Economic aid - recipient$2.18 million (2004)

Public debt(% of GDP)5.1% of GDP (2008 est.)
11% of GDP (2007 est.)
Agriculture - productsfruits, vegetables; poultry, dairy products, beef; fish
Industriescrude oil production and refining, ammonia, fertilizers, petrochemicals, steel reinforcing bars, cement, commercial ship repair

Industrial production growth rate(%)13% (2008 est.)

Current account balance$15.07 billion (2008 est.)
$10.45 billion (2007 est.)
Exports$55.73 billion (2008 est.)
$42.02 billion (2007 est.)

Exports - commodities(%)liquefied natural gas (LNG), petroleum products, fertilizers, steel
Exports - partners(%)Japan 38.5%, South Korea 20.9%, Singapore 11.1%, India 4.5%, Thailand 4.4% (2008)
Imports$25.11 billion (2008 est.)
$19.82 billion (2007 est.)

Imports - commodities(%)machinery and transport equipment, food, chemicals
Imports - partners(%)US 12.1%, Germany 9%, Italy 8.9%, Japan 8%, South Korea 7.5%, France 6.2%, UAE 5.5%, UK 4.9%, Saudi Arabia 4.6%, Turkey 4.2%, China 4.2% (2008)

Reserves of foreign exchange and gold$9.998 billion (31 December 2008 est.)
$9.752 billion (31 December 2007 est.)
Debt - external$57.37 billion (31 December 2008 est.)
$33.09 billion (31 December 2007 est.)

Stock of direct foreign investment - at home$3.627 billion (2008 est.)
$2.601 billion (31 December 2007 est.)
Stock of direct foreign investment - abroad$5.363 billion (31 December 2008 est.)
$6.993 billion (31 December 2007 est.)
Exchange ratesQatari rials (QAR) per US dollar - 3.64 (2008 est.), 3.64 (2007), 3.64 (2006), 3.64 (2005), 3.64 (2004)

Currency (code)Qatari rial (QAR)

Telephones - main lines in use263,400 (2008)
Telephones - mobile cellular1.683 million (2008)
Telephone systemgeneral assessment: modern system centered in Doha
domestic: combined fixed and mobile-cellular telephone subscribership exceeds 200 telephones per 100 persons
international: country code - 974; landing point for the Fiber-Optic Link Around the Globe (FLAG) submarine cable network that provides links to Asia, Middle East, Europe, and the US; tropospheric scatter to Bahrain; microwave radio relay to Saudi Arabia and the UAE; satellite earth stations - 2 Intelsat (1 Atlantic Ocean and 1 Indian Ocean) and 1 Arabsat (2008)
Internet country code.qa
Internet users436,000 (2008)
Airports5 (2009)
Pipelines(km)condensate 145 km; condensate/gas 132 km; gas 978 km; liquid petroleum gas 90 km; oil 382 km (2008)
Roadways(km)total: 7,790 km (2006)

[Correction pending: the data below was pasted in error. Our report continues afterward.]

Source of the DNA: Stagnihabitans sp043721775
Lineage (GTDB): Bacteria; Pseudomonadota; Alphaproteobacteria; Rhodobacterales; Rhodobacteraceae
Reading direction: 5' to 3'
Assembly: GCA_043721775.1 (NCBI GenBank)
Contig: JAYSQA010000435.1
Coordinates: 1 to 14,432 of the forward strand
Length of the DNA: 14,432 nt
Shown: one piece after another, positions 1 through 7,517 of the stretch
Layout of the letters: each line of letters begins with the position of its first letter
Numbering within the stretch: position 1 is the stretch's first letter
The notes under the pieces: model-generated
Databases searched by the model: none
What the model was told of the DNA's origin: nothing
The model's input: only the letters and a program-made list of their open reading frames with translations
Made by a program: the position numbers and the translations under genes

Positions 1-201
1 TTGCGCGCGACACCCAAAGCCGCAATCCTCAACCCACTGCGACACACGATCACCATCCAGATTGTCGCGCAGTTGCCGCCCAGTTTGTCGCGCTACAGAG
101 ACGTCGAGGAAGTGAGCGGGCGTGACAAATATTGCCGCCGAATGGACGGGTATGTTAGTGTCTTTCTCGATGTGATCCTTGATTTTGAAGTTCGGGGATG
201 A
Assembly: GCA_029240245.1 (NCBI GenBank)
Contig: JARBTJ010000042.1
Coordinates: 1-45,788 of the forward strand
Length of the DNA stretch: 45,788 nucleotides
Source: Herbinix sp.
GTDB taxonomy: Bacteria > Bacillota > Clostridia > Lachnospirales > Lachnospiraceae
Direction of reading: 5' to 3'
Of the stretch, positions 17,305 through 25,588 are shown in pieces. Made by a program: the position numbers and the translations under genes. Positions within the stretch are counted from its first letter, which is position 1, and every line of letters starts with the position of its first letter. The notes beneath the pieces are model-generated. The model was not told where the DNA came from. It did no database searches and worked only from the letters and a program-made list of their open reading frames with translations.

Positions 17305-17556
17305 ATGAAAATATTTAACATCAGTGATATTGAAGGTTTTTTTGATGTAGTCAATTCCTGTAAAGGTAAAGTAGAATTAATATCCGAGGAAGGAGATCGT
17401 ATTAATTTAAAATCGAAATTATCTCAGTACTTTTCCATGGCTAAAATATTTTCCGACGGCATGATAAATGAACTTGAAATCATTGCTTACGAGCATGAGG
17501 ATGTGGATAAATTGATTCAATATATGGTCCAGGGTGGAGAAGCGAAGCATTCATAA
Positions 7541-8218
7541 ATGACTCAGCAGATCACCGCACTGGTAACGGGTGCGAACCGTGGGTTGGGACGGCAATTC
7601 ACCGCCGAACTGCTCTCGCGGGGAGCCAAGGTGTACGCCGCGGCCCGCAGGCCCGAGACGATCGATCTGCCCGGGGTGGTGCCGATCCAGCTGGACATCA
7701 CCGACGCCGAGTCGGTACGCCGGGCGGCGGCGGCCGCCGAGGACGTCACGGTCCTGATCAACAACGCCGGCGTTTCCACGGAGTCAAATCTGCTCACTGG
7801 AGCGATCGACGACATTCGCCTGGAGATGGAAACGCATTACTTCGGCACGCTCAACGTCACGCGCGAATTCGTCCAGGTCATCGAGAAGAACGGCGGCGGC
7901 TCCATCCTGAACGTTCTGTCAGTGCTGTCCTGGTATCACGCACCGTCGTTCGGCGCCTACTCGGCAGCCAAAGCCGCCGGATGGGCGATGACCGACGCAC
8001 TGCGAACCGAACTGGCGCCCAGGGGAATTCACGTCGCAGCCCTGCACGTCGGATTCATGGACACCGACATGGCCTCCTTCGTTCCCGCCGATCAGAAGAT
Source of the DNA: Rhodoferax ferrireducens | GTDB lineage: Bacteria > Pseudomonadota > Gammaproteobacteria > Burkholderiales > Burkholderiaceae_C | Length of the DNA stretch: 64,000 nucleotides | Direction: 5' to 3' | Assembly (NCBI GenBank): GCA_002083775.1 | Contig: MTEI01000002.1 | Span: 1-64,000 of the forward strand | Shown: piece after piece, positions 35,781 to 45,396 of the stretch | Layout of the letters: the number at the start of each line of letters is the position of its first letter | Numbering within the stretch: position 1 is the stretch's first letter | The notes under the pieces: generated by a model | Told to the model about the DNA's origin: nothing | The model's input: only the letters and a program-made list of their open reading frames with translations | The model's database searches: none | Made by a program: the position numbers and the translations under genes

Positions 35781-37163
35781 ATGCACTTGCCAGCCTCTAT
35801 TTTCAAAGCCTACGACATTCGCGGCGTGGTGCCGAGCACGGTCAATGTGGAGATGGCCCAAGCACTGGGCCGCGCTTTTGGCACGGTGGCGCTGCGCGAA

Ports and terminalsDoha, Ra's Laffan
Military branchesQatari Amiri Land Force (QALF), Qatari Amiri Navy (QAN), Qatari Amiri Air Force (QAAF) (2009)
Military service age and obligation(years of age)18 years of age for voluntary military service; no conscription (2008)
Manpower available for military servicemales age 16-49: 320,383
females age 16-49: 167,475 (2008 est.)
Manpower fit for military servicemales age 16-49: 318,388
females age 16-49: 136,841 (2009 est.)
Manpower reaching militarily significant age annuallymale: 6,337
female: 5,059 (2009 est.)
Military expenditures(% of GDP)10% of GDP (2005 est.)
Disputes - internationalnone

Trafficking in personscurrent situation: Qatar is a destination country for men and women from South and Southeast Asia who migrate willingly, but are subsequently trafficked into involuntary servitude as domestic workers and laborers, and, to a lesser extent, commercial sexual exploitation; the most common offense was forcing workers to accept worse contract terms than those under which they were recruited; other conditions include bonded labor, withholding of pay, restrictions on movement, arbitrary detention, and physical, mental, and sexual abuse
tier rating: Tier 3 - Qatar failed, for the second consecutive year, to enforce criminal laws against traffickers, or to provide an effective mechanism to identify and protect victims; it continues to detain and deport victims rather than providing them protection; the government made little progress to increase prosecutions for trafficking in a meaningful way in 2007; workers complaining of working conditions or non-payment of wages were sometimes penalized (2008)
Electricity - production(kWh)15.11 billion kWh (2007 est.)
Electricity - production by source(%)fossil fuel: 100%
hydro: 0%
nuclear: 0%
other: 0% (2001)
Electricity - consumption(kWh)13.73 billion kWh (2007 est.)
Electricity - exports(kWh)0 kWh (2008 est.)
Electricity - imports(kWh)0 kWh (2008 est.)
Oil - production(bbl/day)1.208 million bbl/day (2008 est.)
Oil - consumption(bbl/day)129,000 bbl/day (2008 est.)
Oil - exports(bbl/day)1.043 million bbl/day (2007 est.)
Oil - imports(bbl/day)0 bbl/day (2007 est.)
Oil - proved reserves(bbl)15.21 billion bbl (1 January 2009 est.)
Natural gas - production(cu m)76.98 billion cu m (2008 est.)
Natural gas - consumption(cu m)20.2 billion cu m (2008 est.)
Natural gas - exports(cu m)56.78 billion cu m (2008)
Natural gas - proved reserves(cu m)25.26 trillion cu m (1 January 2009 est.)
HIV/AIDS - adult prevalence rate(%)0.09% (2001 est.)
HIV/AIDS - people living with HIV/AIDSNA
HIV/AIDS - deathsNA
Literacy(%)definition: age 15 and over can read and write
total population: 89%
male: 89.1%
female: 88.6% (2004 census)

School life expectancy (primary to tertiary education)(years)total: 13 years
male: 13 years
female: 14 years (2006)
Education expenditures(% of GDP)3.3% of GDP (2005)